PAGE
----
Grade Level: High school
Time Required: 2 hours (wild guess!)
Subject Areas: Chemistry, Science and Technology
Maker Challenge Recap
Students work as materials and chemical engineers to develop a bouncy ball using a select number of materials. They move through the engineering design process. They first develop a plan of what materials they might need to design their product. Then, the students create and test their bouncy ball. Based on their tests, students then determine how to re-design and retest their creations to create the bounciest ball possible!
Maker Materials & Supplies
- Give students a range of materials from different brands; for example, the glue could be plain white a different variety such as red or purple, or glue that contains glitter. Students should be able to choose from the following:
- glue sticks
- Elmer’s glue
- baking soda
- yellow wood glue
- Lab and mixing equipment
- metric ruler
- hot plate
- Ziploc bags
- clear cups (12 oz.) or less
- wooden craft sticks
- plastic spoons
- measuring spoons (preferably tablespoons and teaspoons so that students are not prone to using large amounts of materials)
- Smartphones, tablets, or computers for research
- Budget Planning Guide and Student Guide
Worksheets and AttachmentsVisit [ ] to print or download.
More Curriculum Like This
Student teams design their own booms (bridges) and engage in a friendly competition with other teams to test their designs. Each team strives to design a boom that is light, can hold a certain amount of weight, and is affordable to build.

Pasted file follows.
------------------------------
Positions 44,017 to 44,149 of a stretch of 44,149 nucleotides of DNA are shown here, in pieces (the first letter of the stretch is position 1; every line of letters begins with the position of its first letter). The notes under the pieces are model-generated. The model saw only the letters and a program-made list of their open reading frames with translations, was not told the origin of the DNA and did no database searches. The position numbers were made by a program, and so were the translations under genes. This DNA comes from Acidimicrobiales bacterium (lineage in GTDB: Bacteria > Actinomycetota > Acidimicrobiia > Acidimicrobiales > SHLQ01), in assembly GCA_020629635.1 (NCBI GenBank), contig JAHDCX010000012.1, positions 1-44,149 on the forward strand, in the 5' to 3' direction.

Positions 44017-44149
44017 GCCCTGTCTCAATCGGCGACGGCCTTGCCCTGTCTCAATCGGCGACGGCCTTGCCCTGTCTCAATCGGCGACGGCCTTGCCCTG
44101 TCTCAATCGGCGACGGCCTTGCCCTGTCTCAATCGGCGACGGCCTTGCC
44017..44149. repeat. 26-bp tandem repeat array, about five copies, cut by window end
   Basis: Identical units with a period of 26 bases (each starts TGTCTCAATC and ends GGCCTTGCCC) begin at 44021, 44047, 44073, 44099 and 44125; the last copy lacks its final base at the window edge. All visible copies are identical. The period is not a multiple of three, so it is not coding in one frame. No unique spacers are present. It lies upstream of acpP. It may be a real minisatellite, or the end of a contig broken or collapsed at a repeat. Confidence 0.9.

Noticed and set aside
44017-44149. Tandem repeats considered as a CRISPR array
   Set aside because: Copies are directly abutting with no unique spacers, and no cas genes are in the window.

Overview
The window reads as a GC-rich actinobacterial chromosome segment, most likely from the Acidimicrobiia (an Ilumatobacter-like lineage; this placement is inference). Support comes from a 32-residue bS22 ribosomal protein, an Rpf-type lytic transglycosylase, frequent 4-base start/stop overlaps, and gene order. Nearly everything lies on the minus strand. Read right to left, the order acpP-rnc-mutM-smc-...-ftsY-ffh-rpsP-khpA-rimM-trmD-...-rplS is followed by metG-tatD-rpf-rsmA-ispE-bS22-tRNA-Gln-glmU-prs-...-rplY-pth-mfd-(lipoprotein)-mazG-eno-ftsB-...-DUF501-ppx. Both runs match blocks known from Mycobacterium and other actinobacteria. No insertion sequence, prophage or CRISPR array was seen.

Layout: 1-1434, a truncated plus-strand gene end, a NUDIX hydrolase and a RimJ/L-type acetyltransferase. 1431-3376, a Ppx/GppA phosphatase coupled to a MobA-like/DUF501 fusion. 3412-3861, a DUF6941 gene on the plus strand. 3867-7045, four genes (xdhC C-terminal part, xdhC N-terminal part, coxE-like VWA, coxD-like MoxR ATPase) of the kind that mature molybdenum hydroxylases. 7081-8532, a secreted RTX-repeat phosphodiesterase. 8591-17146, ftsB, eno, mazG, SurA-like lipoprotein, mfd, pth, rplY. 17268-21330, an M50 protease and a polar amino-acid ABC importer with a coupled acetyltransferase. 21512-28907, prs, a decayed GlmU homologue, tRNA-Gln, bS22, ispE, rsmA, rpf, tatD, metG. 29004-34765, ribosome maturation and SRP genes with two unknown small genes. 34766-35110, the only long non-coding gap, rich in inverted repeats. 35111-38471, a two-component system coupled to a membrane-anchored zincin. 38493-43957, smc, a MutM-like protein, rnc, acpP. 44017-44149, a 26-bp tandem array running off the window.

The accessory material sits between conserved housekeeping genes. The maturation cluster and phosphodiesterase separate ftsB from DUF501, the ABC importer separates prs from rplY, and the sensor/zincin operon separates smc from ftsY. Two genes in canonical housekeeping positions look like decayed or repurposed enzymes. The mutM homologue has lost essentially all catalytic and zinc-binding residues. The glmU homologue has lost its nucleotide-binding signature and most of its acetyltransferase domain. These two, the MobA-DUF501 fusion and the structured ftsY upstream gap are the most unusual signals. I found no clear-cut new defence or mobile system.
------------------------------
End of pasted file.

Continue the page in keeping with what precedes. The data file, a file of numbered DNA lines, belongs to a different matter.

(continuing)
Companies are in constant competition to create the best products possible for consumers, whether they are food, cars, video games, or toys.
Toy companies want products that are cheap to make but are worthwhile to sell. For our class, we will take on the role of engineers for the [insert your own toy company name]. This brand-new company wants materials and chemical engineers to design a new bouncy ball that they can produce at the lowest cost possible.
Today your challenge is to create the bounciest ball out of a select number of materials. You will work with one other team member to create your product. You and your partner can use as much or as little of any product possible. However, keep in mind that you must create the most cost-effective ball, meaning you want to use the least amount of materials.
Once you design your product, you will measure the width of your ball as well as measure how far your ball bounces. The team with bounciest ball wins and gets the contract to work with [insert toy company]!
- Refer to the Engineering Design Process hub on TeachEngineering to guide your students through the challenge.
- Video to engage students and how this toy company uses their bouncy balls for other fields. The Precision Plastic Ball Company Ltd by Bubble Production: https://www.youtube.com/watch?v=4h6m_wrOpm4